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Epix works with vendors to ensure contrast agent compatibility


Equipment performance inevitably affects contrast agent performance; the quality of an image cannot be better than the scanner can deliver. This is especially true for intravascular MRI agents, which depend on hardware and software developments to reach

Equipment performance inevitably affects contrast agent performance; the quality of an image cannot be better than the scanner can deliver. This is especially true for intravascular MRI agents, which depend on hardware and software developments to reach their full potential.

Epix Medical is reaching out to equipment vendors, creating partnerships designed to ensure that its new vascular agent, called AngioMark, will be compatible with MRI scanners and workstations. The idea is to coordinate and integrate product development and marketing before AngioMark, which is now in phase III clinical trials, passes the FDA.

“Our relationships with MRI equipment vendors, software developers, and clinical researchers will put us in a unique position to replace a large percentage of x-ray angiography procedures with noninvasive MRI methods to diagnose and help manage cardiovascular disease,” said Gregg Mayer, Epix vice president and business manager for AngioMark.

Epix hosted a panel discussion on this topic March 28 at the BIO 2000 symposium in Boston, where representatives of GE Medical Systems, Vital Images, Epix, and the user community addressed the challenges of developing hardware, imaging software, and contrast agents.

The driving force behind this integrated development is the persistence of AngioMark in the bloodstream, Mayer said. Whereas current MRI agents circulate for only a few seconds, AngioMark remains in the bloodstream for an hour or more, meaning that it will be visible in venous as well as arterial circulation. This requires manufacturers to tweak their equipment with special real-time image processing and visualization tools to capture selected information. These acquisitions are later complemented by software that generates high-resolution images of specific areas.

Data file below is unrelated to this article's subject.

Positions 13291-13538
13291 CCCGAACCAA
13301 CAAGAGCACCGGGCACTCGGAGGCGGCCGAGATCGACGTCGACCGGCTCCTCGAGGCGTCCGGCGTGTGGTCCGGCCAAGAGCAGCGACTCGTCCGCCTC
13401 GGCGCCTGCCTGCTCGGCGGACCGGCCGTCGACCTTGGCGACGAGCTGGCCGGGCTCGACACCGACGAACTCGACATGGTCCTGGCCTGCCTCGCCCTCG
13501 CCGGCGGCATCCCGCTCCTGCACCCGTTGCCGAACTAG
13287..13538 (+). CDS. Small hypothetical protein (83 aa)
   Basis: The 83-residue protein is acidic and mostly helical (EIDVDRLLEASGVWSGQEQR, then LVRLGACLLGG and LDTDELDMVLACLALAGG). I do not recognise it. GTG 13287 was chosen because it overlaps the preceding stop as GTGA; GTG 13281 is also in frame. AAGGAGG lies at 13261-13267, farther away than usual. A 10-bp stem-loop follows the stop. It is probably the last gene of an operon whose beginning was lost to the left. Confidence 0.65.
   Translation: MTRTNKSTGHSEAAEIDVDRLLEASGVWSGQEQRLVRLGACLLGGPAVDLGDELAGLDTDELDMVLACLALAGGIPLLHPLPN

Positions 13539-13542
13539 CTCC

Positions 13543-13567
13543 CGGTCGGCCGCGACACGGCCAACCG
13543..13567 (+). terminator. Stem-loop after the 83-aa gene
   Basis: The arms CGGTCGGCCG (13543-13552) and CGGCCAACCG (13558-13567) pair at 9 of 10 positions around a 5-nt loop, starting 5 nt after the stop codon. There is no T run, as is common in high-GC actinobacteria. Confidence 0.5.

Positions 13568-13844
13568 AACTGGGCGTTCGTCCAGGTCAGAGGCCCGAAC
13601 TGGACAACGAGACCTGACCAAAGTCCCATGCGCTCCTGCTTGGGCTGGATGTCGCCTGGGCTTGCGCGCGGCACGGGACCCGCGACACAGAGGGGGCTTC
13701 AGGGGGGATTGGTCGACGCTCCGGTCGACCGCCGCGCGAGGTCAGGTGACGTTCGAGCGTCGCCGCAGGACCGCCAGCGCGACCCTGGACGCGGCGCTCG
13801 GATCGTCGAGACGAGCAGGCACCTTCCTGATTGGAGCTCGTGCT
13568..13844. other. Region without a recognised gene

Several projects are under way with academic collaborators to develop computer algorithms that automatically separate arteries and veins, according to Mayer. Meanwhile, vendors are working on “temporal labeling” routines, he said. These are being designed to separate arteries and veins by calculating the arrival of contrast agents. The trick is to make these acquisitions as easy and transparent as possible for users.

“We want to develop automated scanning sequences, image processing, and visualization tools to make this a simple ‘light-switch’ operation in the clinic,” Mayer said. “Our equipment collaborators, like GE, Philips, and Siemens, are all working on techniques to do this and they’re as confident as we are that by the time (AngioMark) hits the market, we’ll have it whupped.”

The development of these automated tools is taking place in an environment of change, said Andrew Hayes, GE Medical Systems’ manager of cardiovascular MR.

“The trend is to go from optimized to dedicated (cardiovascular) systems and from systems being used by radiologists or highly specialized workers to an environment where (cardiologists) will be involved in MR,” Hayes said.

The challenge is to make accessible these increasingly complex scanners, which may be using novel high-resolution coils, contrast agents, and new postprocessing capabilities, so that physicians who have little knowledge of MRI can generate consistent and reproducible results.

“Experts in MR are not experts in cardiac disease and the people who are experts in cardiac have to learn to become experts in MR, if they are going to take this on,” Hayes said.

The means for accomplishing this transition may be the development of visualization tools that preserve a normal workflow for specialists in cardiovascular medicine. A critical part of preserving this flow is development of the means for efficiently analyzing image data.

“Physicians need a simple and fast and affordable productivity tool that allows them to look at 2-D images and 3-D data sets,” said Jay Miller, senior vice president and general manager of Vital Images. “In a number cases, it is easier to see things in 3-D than it is to see them in 2-D. That is certainly true for those of us who are not radiologists, such as referring physicians, surgeons, and interventionalists.”

Along with these new ways to visualize, Vital Images is creating tools that automatically measure, for example, a blood vessel lumen, so as to calculate the size of the stent to be implanted.

To be effective, however, development of these tools must be part of the coordinated improvement of contrast agents and scanner technology. This, said Dr. Steven Wolff, director of cardiovascular MRI at Integrated Cardiovascular Therapeutics in Woodbury, NY, is only the beginning.

“Intravascular contrast agents are driving the equipment manufacturers to take advantage of new agents by designing coils, software to move the table, and new hardware that will allow cardiac catheter interventions to be performed,” Wolff said. “The main impediment so far has been ease of use. And the equipment manufacturers are working on that.”

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